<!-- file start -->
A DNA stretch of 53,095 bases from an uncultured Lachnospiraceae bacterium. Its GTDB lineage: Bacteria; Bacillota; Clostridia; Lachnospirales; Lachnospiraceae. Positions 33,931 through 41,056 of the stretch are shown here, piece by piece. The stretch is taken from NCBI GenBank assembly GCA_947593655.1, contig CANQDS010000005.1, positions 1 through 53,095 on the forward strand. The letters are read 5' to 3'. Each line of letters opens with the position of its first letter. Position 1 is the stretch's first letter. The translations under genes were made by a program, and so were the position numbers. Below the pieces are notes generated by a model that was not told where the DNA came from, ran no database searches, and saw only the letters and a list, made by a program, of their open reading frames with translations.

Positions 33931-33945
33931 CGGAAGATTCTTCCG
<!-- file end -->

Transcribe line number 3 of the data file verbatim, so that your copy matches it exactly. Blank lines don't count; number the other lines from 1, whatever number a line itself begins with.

33931 CGGAAGATTCTTCCG